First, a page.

By standing alongside Xian’s life-sized Terracotta Warriors, Sydney freelance travel writer Sally Hammond gets a sense that these rock-still soldiers once marched across China in force.
I swing round quickly. Did I hear the large gentleman behind me clear his throat? Another seems to be mid-shuffle but no they stand rock-still, staring at me stonily.
I feel confused and just a teeny bit spooked.
It’s impossible, I decide. These Terracotta Warriors had stood here, near Xian, for nearly 2000 years. In fact they were never alive in the first place, simply created and fired during the Qin dynasty, destined to then remain buried for twenty centuries.
Yet I feel there is a distinct ‘presence’ about them – especially as we are so close to them. My photographer-husband, Gordon, and I have been given special permission to come into the great pit, where the warriors stand so that we can get up-close to see and photograph them.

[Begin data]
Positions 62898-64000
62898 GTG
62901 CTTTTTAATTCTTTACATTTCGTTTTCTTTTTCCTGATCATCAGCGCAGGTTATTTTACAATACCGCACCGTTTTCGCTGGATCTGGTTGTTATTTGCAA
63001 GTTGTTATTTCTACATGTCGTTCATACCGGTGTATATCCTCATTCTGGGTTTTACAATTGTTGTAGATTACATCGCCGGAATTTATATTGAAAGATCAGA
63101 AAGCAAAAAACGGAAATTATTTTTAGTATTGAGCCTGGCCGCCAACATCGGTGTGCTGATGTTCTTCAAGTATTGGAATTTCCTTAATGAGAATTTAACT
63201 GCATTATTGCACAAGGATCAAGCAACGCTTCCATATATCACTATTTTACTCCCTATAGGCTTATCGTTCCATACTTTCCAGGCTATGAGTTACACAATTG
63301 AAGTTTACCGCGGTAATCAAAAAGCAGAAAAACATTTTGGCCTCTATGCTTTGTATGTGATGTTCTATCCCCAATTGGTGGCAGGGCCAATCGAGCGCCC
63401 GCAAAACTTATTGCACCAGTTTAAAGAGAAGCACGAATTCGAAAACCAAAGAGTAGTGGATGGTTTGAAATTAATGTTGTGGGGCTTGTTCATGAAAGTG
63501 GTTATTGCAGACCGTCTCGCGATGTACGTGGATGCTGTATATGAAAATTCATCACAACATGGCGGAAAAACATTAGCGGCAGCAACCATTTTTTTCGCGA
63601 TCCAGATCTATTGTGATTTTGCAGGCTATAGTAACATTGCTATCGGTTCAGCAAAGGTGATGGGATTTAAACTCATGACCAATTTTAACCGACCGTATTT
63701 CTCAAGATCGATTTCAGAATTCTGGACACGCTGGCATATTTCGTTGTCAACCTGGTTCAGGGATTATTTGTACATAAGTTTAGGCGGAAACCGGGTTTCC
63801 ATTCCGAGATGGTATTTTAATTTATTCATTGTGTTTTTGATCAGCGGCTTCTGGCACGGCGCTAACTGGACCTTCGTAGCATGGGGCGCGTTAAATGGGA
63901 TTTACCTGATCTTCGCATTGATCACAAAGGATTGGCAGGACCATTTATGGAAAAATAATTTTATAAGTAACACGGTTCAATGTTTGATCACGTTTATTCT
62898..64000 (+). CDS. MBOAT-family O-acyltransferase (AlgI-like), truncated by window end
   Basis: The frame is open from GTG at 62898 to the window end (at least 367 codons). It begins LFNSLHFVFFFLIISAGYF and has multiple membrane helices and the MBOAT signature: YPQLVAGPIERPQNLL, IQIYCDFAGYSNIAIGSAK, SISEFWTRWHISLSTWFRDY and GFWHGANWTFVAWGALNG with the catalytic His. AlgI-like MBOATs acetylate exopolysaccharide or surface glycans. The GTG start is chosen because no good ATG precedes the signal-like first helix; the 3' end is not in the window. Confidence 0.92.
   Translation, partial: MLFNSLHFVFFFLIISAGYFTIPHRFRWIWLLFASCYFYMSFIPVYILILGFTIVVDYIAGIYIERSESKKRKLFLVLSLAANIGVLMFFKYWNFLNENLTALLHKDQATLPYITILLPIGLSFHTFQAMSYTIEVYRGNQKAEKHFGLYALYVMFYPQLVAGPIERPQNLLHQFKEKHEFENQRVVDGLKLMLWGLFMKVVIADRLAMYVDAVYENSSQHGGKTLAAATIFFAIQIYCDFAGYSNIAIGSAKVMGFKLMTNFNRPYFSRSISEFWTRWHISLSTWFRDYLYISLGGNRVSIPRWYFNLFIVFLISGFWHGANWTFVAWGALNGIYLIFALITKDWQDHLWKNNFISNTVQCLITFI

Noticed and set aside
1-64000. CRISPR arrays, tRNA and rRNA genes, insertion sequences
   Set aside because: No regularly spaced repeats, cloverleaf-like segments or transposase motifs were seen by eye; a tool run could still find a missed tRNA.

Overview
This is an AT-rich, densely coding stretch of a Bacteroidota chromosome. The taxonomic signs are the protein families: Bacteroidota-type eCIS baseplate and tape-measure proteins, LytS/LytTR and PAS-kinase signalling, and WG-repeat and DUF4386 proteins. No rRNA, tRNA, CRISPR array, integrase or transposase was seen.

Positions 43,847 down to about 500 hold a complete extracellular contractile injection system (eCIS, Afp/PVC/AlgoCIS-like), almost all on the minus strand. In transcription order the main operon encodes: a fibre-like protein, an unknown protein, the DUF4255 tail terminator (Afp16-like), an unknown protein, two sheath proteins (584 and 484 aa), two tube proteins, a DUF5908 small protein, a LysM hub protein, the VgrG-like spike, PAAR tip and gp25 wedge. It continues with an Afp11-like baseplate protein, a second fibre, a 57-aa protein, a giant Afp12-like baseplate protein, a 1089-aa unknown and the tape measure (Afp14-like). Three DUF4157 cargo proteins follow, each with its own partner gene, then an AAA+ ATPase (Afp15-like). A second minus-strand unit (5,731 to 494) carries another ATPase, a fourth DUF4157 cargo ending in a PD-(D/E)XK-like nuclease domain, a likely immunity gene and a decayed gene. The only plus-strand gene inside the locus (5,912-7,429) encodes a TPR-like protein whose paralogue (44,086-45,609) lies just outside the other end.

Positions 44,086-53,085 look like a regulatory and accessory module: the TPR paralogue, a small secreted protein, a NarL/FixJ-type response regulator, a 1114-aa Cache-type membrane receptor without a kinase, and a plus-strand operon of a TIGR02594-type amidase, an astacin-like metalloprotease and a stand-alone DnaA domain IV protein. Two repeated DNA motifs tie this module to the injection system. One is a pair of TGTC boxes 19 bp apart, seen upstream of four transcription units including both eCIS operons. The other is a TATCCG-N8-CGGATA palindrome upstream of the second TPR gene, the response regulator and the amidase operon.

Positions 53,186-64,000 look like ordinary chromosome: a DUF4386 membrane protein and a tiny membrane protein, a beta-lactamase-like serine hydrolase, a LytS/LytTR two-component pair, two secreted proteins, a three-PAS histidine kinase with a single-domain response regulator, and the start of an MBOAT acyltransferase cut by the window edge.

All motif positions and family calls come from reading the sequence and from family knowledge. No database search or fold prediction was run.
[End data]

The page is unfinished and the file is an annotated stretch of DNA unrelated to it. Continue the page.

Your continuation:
Helen Wong’s Tours can arrange such a privilege and we feel very lucky to be within touching range of these amazing warriors. At the same time, we move very, very carefully, as who would want to be responsible for toppling one of these painstakingly reassembled and priceless artefacts?
Time and human interference along the centuries has reduced some of them to thousand-piece jig saws so, each night when the crowds have left, teams of archaeologists resume the task of matching fragments of terracotta to create even more entire bodies.
Seven hundred craftsmen were employed to make these figures. It is said they worked in twos, facing each other, fashioning the features of each warrior to resemble their partner’s face.
Perhaps it’s no surprise then, that these figures have such presence. No wonder they seem to be about to stretch and sneeze and come alive!